U.S. stocks ended mostly lower Thursday after the Federal Reserve’s chief said recent inflation was uncomfortably above the levels that the central bank seeks and sounded somewhat less confident about the economic outlook than earlier in the year.
The S&P 500 finished the session 14.27 points lower, or 0.3%, to end at 4360.03. The Nasdaq composite fell 101.82 points, or 0.7%, to 14543.13. In contrast, the Dow Jones Industrial Average finished its choppy session Thursday 53.79 points higher, or 0.2%, to 34987.02, the second-highest close in its history.
The major indexes are hovering near all-time highs on signs of the economy rebounding and stronger-than-expected corporate earnings. But some money managers say stocks may struggle to grind higher in the coming weeks because an uptick in Covid-19 infections could threaten the global reopening. Concerns over how long higher inflation will linger and its impact on future earnings, as well as worry that the Federal Reserve may reduce its level of support, are also weighing on sentiment.
“Markets were priced for perfection, and now that we have the uncertainty over Fed pullback on policy, it is resulting in this pause,” said Derek Halpenny, head of research for global markets in the European region at MUFG Bank. “The positive risk sentiment has definitely faded.”
Federal Reserve Chairman Jerome Powell, testifying before the Senate Banking Committee on Thursday, said inflation will likely remain elevated in the coming months before moderating.
“We would be prepared to adjust the stance of monetary policy as appropriate if we saw signs that the path of inflation or longer-term inflation expectations were moving materially and persistently beyond levels consistent with our goal,” Mr. Powell said.
Chris Zaccarelli, chief investment officer at Independent Advisor Alliance, said that while he views some of the short-term price pressures as transitory, there are some longer-term pressures building that might be harder to reverse. Despite that, volatility in the market remains low, reflecting either confidence or complacency in the Fed.
“Market is largely taking the Fed at its word,” Mr. Zaccarelli said. “The people really believe that the Fed is not going to raise rates anytime soon, and if they do raise rates, they won’t raise them that high.”
On Wednesday, Mr. Powell told lawmakers that the central bank wouldn’t be in a hurry to start paring monthly asset purchases and that the economy “is still a ways off” from the Fed’s goals.
In bond markets, the yield on the 10-year Treasury note continued its two-day decline to 1.297%, most in a week, from 1.356% Wednesday. Yields fall when prices rise.
Shares in American International Group added $1.66, or 3.6%, to finish at $48.07, after Blackstone Group struck a sweeping deal with AIG to manage a portion of the assets backing AIG’s life-insurance policies and annuities. Blackstone shares increased $3.85, or 3.9%, to end at $102.50.
Biogen shares lost $23.90, or 6.8%, to end at $328.16, after a pair of large hospitals declined to administer Biogen’s new Alzheimer’s treatment, the latest fallout after the Food and Drug Administration’s controversial approval of the drug last month.
Fresh figures on Thursday showed that the number of Americans who applied for first-time unemployment benefits fell to 360,000 in the week ended July 10, down from 386,000 in the week prior. The Fed has said that inflation and the labor market are two key factors it is monitoring to determine monetary policy.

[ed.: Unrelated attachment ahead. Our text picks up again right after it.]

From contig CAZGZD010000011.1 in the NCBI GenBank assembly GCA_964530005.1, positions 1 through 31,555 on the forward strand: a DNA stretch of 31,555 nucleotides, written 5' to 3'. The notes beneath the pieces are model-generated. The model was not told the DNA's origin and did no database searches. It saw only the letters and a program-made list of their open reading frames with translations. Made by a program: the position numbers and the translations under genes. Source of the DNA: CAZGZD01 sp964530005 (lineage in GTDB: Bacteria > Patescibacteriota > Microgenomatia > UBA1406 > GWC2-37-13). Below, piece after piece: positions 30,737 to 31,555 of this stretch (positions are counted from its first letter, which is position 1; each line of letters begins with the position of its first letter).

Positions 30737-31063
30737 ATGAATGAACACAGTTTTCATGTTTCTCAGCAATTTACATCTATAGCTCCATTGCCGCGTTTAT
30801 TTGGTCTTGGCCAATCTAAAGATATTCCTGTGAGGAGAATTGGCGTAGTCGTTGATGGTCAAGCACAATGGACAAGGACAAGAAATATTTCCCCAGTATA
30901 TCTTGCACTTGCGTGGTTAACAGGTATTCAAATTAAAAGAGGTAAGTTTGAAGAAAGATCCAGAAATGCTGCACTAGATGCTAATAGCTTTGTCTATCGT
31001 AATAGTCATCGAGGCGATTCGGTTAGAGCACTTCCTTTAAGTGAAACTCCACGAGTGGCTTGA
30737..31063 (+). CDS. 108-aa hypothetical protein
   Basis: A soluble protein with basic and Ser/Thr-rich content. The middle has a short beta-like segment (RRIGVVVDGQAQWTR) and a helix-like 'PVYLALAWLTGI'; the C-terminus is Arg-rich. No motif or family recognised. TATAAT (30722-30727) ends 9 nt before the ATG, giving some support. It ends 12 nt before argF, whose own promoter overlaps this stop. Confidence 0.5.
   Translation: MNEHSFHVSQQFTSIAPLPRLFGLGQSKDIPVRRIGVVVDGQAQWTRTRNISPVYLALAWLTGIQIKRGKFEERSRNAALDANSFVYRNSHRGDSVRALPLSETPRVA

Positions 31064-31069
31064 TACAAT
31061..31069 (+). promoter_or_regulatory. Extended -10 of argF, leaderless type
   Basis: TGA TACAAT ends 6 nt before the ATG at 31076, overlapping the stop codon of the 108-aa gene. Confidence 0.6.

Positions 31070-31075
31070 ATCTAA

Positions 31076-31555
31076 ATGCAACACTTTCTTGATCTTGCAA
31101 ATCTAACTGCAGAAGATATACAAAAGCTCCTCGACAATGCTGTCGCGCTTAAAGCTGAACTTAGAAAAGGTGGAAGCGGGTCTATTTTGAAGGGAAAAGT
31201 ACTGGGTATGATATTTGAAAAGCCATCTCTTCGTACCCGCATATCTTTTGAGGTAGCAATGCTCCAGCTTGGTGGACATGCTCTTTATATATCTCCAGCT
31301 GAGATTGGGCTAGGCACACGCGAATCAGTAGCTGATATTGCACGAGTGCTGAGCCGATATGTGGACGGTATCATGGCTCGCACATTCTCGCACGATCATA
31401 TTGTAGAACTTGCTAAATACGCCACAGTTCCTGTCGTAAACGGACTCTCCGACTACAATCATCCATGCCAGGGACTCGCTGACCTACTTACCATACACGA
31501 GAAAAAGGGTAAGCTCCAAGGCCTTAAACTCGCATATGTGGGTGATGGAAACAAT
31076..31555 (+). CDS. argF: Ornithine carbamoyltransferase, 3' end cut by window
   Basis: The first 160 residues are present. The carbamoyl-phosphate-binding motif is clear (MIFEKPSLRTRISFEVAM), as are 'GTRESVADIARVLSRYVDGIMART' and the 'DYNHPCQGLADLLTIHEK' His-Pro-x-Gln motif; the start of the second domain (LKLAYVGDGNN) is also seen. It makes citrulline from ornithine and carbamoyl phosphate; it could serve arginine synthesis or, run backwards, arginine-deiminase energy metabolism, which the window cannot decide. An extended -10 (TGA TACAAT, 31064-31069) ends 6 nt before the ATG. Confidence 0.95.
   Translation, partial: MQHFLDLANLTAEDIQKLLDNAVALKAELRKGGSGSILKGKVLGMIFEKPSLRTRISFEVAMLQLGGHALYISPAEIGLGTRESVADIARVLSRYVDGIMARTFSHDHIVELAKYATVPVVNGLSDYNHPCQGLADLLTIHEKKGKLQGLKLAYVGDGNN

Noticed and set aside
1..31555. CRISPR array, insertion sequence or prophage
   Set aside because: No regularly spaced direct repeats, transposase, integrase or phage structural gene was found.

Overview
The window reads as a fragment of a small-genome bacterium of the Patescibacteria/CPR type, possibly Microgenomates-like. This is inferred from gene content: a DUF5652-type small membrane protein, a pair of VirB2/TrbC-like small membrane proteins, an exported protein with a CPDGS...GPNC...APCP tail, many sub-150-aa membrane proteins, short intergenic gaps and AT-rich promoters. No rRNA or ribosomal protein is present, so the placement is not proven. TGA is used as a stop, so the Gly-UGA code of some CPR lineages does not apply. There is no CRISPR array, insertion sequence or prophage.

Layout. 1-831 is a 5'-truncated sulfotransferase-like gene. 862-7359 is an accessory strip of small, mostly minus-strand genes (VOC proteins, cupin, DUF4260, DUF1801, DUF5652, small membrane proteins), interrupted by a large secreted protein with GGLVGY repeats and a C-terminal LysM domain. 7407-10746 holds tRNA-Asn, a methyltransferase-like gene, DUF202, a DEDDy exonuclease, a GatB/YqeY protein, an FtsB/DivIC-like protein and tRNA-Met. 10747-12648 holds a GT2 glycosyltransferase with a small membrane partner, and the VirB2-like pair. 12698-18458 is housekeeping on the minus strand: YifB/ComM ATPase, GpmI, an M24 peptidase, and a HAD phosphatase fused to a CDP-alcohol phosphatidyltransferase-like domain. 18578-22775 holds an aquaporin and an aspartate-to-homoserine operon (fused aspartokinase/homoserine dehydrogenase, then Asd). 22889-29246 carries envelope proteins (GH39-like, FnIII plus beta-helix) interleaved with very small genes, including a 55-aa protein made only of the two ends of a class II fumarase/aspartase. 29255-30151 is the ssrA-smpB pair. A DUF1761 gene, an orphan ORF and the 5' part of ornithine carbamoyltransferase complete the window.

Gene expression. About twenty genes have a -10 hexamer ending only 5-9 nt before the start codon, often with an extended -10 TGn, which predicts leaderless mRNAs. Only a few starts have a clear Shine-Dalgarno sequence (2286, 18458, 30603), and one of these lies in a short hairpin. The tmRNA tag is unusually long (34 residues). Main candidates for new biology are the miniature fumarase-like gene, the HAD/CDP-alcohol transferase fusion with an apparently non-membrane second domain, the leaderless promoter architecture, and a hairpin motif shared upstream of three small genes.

U.S. industrial production, a measure of output at manufacturers, mines and utilities, rose 0.4% in June, compared with estimates of 0.6% by economists surveyed by The Wall Street Journal.
Some investors have recently said current economic data doesn’t appropriately gauge the pace of the recovery because it is calculated in comparison to last year’s shutdown. David Grecsek, managing director in investment strategy and research and partner at Aspiriant, said he estimates the economic data to continue to be volatile.
“It’s like when you’re a doctor, trying to treat your patient, but your diagnostic equipment is giving you funky readings, and that’s where we’re at,” Mr. Grecsek said. “It’s going to continue to be volatile until we have some better base numbers to compare it to.
Brent crude, the international benchmark in energy markets, fell 1.7% to $73.47 a barrel. Recent inventory data from the Energy Information Administration showed that while crude stocks dropped for their seventh consecutive week, gasoline and distillate inventories rose. OPEC members have also reached a compromise with the United Arab Emirates, agreeing to lift the amount of oil that country can eventually pump, according to people familiar with the matter.
Overseas, the pan-continental Stoxx Europe 600 fell 1%.
China’s Shanghai Composite gained 1% even as Beijing reported slowing economic growth. Data released Thursday showed China’s economy grew by 7.9% in the second quarter from a year ago—in line with economists’ expectations, but below the previous quarter’s 18.3% rate, which was distorted by the initial impact of the pandemic a year earlier.
Elsewhere in the region, Japan’s Nikkei 225 dropped 1.2%, and Australia’s S&P/ ASX 200 fell 0.3%.
—Joanne Chiu contributed to this article.
Corrections & Amplifications
The yield on the 10-year Treasury note ticked down to 1.346% as of Thursday morning, from 1.356% Wednesday. An earlier version of this article incorrectly said the yield on Thursday was at 2.43%. (Corrected on July 15)
Write to Caitlin Ostroff at email@example.com
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